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Objections to Citizenship Test Continue to Mount

The citizenship test to be introduced for would-be Germans has met with broad resistance. It's too hard, too ideologically biased, historically unsound and littered with errors, say its detractors.

A woman sitting over a book

If applicants do their homework, they should pass -- according to the government

The Central Council of Jews in Germany has voiced concern about the test's handling of the country's Nazi past, pointing out that the word "Holocaust" is conspicuous in its absence.

This reflects a "strange understanding of history," said secretary general Stephan Kramer.

Moreover, he observed, Judaism is absent from the list of multiple choice answers to a question about the main religions in Europe and Germany.

Representatives from the Muslim community, meanwhile, insist that many of the questions are ideologically biased, with the Central Council of Muslims in Germany objecting to what it sees as a testing of applicants' attitudes.

Some say test is too hard

Elderly woman walking her dog

Should immigrants be required to know about dog tax?

The government rejected the accusation.

"There are no questions that test attitudes," said a spokeswoman from the Interior Ministry on Wednesday, July 9.

Green party leader Claudia Roth added her voice to the chorus of indignation resounding across Germany, dismissing the test as a "grotesque multiple choice exam."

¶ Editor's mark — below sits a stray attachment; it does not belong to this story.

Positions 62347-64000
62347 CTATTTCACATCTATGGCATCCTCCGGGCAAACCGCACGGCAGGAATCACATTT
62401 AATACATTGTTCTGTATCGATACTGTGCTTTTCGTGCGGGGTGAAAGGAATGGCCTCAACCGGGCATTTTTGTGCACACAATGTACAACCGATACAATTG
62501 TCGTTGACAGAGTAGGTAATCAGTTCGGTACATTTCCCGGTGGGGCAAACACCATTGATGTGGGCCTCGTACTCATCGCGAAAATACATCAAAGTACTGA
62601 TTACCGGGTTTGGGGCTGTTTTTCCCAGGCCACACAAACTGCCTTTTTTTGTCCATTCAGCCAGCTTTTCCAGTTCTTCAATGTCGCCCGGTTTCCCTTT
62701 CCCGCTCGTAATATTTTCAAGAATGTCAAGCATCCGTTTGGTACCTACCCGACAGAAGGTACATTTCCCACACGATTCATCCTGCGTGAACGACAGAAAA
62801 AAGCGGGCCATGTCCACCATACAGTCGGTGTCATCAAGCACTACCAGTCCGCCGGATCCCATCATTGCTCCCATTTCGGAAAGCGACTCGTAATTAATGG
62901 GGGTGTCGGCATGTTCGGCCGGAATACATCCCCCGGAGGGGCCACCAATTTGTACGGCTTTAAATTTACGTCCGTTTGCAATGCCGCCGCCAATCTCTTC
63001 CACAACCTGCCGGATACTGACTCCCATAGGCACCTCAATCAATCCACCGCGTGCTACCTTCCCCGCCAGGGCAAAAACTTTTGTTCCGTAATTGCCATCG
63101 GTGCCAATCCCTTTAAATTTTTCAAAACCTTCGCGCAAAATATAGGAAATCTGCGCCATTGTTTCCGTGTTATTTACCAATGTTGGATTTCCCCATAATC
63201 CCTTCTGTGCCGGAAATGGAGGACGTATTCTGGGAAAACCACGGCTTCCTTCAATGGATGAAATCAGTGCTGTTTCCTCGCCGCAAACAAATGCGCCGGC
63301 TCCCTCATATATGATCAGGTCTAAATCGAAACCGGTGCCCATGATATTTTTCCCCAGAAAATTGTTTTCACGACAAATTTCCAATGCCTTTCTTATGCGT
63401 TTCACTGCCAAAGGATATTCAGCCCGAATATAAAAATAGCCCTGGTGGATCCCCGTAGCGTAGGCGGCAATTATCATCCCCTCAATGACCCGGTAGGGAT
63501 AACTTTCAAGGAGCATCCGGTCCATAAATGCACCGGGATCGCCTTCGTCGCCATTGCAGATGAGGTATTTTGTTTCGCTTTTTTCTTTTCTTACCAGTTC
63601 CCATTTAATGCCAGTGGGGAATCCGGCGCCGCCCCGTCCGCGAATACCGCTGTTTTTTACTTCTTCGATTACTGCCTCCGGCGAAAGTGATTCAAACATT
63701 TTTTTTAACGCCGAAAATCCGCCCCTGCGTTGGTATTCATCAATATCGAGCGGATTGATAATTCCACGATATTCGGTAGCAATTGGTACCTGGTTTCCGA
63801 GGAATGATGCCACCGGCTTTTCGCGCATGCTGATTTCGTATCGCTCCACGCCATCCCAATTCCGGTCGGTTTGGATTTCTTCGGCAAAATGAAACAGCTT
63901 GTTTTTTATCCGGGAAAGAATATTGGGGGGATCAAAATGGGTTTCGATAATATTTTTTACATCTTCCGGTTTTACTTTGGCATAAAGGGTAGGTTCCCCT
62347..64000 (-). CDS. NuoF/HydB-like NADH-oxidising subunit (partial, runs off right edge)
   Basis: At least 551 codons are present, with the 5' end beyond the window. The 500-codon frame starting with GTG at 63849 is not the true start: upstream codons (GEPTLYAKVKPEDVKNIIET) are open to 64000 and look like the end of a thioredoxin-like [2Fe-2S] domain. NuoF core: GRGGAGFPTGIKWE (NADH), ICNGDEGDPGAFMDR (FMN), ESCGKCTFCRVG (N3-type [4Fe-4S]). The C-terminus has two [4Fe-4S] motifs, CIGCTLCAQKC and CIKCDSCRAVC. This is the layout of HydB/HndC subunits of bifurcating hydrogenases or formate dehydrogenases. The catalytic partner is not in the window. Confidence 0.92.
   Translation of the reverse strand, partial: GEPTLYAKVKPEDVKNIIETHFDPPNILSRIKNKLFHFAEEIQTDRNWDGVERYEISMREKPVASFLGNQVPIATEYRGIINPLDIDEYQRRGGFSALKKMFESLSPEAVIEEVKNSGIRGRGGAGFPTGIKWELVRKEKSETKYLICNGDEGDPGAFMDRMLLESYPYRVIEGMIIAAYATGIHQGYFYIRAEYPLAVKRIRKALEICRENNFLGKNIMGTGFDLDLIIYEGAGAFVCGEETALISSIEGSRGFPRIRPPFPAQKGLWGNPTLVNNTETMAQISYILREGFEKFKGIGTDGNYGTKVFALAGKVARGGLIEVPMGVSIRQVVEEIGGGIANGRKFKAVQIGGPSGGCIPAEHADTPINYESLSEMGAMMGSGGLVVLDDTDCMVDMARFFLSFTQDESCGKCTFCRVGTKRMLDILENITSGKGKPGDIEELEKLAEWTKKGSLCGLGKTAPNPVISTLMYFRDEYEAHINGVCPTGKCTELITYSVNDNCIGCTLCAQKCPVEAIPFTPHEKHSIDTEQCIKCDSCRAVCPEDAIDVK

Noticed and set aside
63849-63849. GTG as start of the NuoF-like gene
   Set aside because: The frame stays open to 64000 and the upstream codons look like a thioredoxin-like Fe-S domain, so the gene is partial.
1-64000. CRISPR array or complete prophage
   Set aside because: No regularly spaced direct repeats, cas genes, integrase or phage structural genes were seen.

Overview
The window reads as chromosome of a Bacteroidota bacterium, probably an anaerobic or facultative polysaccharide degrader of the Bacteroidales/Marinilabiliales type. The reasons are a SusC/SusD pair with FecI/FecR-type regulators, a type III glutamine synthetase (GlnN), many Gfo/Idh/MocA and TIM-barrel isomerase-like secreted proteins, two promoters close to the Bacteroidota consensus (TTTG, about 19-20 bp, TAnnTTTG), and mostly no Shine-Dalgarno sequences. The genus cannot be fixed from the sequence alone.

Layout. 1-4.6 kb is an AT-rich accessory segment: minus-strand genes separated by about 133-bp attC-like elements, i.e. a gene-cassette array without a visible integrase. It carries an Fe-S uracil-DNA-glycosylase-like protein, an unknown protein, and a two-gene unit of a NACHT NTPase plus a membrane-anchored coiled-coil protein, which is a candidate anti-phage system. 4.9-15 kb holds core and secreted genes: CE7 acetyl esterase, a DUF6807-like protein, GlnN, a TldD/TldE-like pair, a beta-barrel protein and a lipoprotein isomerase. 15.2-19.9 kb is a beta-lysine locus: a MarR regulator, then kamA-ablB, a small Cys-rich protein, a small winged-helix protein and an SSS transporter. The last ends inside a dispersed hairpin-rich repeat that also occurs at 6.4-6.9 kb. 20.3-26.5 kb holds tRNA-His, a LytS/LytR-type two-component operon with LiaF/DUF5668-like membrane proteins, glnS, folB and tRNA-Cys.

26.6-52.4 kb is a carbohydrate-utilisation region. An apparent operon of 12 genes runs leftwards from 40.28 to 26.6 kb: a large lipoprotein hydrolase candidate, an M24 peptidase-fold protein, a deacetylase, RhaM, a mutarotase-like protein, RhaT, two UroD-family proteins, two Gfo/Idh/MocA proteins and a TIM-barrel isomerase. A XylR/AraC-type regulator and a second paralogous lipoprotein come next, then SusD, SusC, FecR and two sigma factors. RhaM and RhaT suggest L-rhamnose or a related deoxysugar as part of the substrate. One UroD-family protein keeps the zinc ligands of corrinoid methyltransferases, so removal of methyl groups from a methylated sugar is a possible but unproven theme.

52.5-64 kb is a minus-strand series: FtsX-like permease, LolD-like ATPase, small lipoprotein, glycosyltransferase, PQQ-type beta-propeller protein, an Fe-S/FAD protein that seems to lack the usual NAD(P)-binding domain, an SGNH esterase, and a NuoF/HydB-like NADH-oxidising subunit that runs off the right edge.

"Questions about dog tax have absolutely no relevance to citizenship," she said.

But since the test was first unveiled in June, the main complaint it has drawn is that it is simply too difficult -- in terms of both language and content.

Interior Minister Wolfgang Schaeuble of the Christian Democrats has consistently come to its defense: "No one should be too stretched by this test," he told the daily Stuttgarter Zeitung on Wednesday.

German Integration Commissioner Maria Boehmer agreed that the questions were not too demanding, as long as applicants did the necessary revision.

Some 70 to 80 percent of applicants should be able to pass it once it is introduced in September, she maintained.

Mistakes found in test

Meanwhile, mistakes in the test have already been discovered.

According to the test, the state office for political education is the right answer to the question: Where in Lower Saxony can you find information on political issues? However, the office was closed in 2004.

Another question about the state's flag has no correct answer, say the experts.

Other questions have been deemed equally spurious. The supposed answer to one question relating to tenancy rights was described as a moot point by the German Association of Tenants.

People sitting an exam

Most Germans wouldn't pass the test, say critics

"It's a stupid question and the answer is even more stupid," the organization's spokesman Ulrich Ropertz told the AP news agency.

The catalogue of questions encompasses a total of 310 questions on German institutions and society. To pass, 17 of 33 questions need to be answered correctly.

Too many obstacles

According to the Confederation of German Trade Unions (DGB), the recent drop in the number of people gaining German citizenship indicated that applicants face too many hurdles.

In 2007, 113,000 would-be Germans gained citizenship, 9.5 percent fewer than the year before.

"Germany does not have the sort of atmosphere that makes immigrants feel welcome," said Annelie Buntenbach from the DGB.

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